Mayfly mystery

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catskilljohn
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Joined: Fri Apr 24, 2009 7:03 am
Location: Yardley,PA- Jeffersonville,NY

Mayfly mystery

Post by catskilljohn »

I wouldn't even bother to ask this if it weren't for what happened yesterday. Last week the sulphurs started popping up on the lower Delaware which is exactly one mile from my home here in PA. I work 2 miles from the river in NJ, right across the river from my house. When the sulphurs are up, we get them all over the exterior of the shops walls as they are attracted to the gas stations lights. I can understand this, as they can probably see the illumination from the river in their mayfly eyes. The thing that I don't understand is this...

Coming back from my fathers house which is 7 miles from the river, a 2 lane road was literally swarming with sulphur spinners, most with eggs, for a distance of over 3 miles in length. This road does not have any streams close by, except for 1 tiny runoff stream that is dry from July to February.

How do these hundreds of thousands of mayflies make it 7 miles from the river? Does the wind carry them? It is so odd to see, they mistake the road for the stream during rainy periods which I see on roads in the Catskills that parallel streams but never when they are so far away from them. I just don't understand this!

What in the harrys is going on here! CJ
"Gentlemen,remove your hats,this is it"
"This is where the trout was invented?"
"Oh he existed in a crude,primitive form in Waltons England"
"But this is where they painted spots on him and taught him to swim"

BrownBear
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Location: Kodiak, AK

Re: Mayfly mystery

Post by BrownBear »

Was the road wet?

No experience with your sulfurs, but I've encountered other mays blown off course that were mistaking a wet road for a watercourse.

Allan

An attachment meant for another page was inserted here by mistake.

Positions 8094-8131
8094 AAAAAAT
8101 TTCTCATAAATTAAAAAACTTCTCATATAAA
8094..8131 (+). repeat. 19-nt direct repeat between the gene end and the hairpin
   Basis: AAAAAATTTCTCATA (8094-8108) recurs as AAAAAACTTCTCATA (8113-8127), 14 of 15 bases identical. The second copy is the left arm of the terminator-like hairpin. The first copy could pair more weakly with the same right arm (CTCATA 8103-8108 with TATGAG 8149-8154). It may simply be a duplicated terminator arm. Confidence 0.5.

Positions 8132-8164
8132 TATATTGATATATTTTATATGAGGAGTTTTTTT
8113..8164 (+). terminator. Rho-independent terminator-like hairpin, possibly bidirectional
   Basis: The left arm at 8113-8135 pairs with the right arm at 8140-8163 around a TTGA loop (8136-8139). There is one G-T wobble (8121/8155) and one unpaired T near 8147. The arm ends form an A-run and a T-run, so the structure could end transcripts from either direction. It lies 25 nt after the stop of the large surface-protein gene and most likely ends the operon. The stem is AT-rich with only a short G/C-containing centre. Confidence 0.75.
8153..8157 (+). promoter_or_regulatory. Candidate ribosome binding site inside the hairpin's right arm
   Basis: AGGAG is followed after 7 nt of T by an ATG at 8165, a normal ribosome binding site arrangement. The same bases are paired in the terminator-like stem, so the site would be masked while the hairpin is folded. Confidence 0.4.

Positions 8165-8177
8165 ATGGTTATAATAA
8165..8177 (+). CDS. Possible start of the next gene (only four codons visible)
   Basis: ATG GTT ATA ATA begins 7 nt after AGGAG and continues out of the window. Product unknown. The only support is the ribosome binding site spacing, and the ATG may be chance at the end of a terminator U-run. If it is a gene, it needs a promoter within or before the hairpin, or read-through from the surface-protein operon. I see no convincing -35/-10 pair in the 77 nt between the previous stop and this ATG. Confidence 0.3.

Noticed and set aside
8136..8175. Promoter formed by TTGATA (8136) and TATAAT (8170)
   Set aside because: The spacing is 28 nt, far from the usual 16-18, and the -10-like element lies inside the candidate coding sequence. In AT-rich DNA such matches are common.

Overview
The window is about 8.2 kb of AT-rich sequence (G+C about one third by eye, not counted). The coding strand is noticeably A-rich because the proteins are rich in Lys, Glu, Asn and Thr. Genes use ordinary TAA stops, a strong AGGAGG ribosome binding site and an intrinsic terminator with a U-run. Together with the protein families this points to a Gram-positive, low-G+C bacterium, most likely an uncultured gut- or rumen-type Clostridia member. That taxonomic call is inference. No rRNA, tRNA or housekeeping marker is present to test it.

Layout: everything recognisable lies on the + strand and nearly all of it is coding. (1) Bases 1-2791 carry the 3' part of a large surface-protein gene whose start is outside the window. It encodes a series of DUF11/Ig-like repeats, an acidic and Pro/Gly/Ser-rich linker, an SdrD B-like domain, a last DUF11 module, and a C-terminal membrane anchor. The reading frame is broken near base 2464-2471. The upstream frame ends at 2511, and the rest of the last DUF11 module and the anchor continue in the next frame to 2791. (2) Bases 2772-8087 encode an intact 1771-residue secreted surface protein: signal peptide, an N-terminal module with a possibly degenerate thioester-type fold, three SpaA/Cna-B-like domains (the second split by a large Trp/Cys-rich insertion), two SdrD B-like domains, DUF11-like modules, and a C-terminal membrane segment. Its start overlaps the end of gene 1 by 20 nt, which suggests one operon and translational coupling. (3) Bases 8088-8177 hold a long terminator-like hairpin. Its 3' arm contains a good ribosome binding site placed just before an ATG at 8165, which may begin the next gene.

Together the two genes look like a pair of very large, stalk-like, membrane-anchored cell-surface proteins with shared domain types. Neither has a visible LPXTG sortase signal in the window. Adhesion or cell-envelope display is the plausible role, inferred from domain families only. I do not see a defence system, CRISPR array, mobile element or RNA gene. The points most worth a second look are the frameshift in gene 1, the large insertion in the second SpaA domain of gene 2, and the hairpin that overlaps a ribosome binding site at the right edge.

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Joined: Thu Mar 24, 2011 3:00 pm

Re: Mayfly mystery

Post by Allan »

CJ,

No answer to what you observed. Maybe wind blown? Then again, a check of the weather report may show that there wasn't any wind or the wind was blowing in opposite direction :P .
I do know that a few times in the evening that I drove on the Route 17 overpass on the East Branch, or some overpass near Roscoe, my windshield was so splattered with bugs that I had to stop and clean the windshield. Doesn't answer your question and I'm sure you've experienced the same :lol:

Allan

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Eperous
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Joined: Thu Jan 07, 2010 3:20 pm
Location: Catskills

Re: Mayfly mystery

Post by Eperous »

catskilljohn wrote: ... How do these hundreds of thousands of mayflies make it 7 miles from the river? Does the wind carry them? It is so odd to see, they mistake the road for the stream during rainy periods which I see on roads in the Catskills that parallel streams but never when they are so far away from them.
Maybe, or maybe winds currents carried them to new places... :?

Ed

Allan
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Joined: Thu Mar 24, 2011 3:00 pm

Re: Mayfly mystery

Post by Allan »

Just had this thought (I do have one or two on occasion) 'Those bugs decided to go where no bug had gone before' :lol:. And now that they have, it won't happen again. But that leads me to a question arising out of that situation: If the bugs mated, and why wouldn't they(?), where did the females lay their eggs and what will happen next year :?:

Allan

catskilljohn
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Joined: Fri Apr 24, 2009 7:03 am
Location: Yardley,PA- Jeffersonville,NY

Re: Mayfly mystery

Post by catskilljohn »

They most certainly were dropping their eggs on the wet road, they were everywhere. Fortunately, even though we saw what looked like hundreds of thousands of them, I bet it wasn't 1% of what hatched this week on the lower Delaware.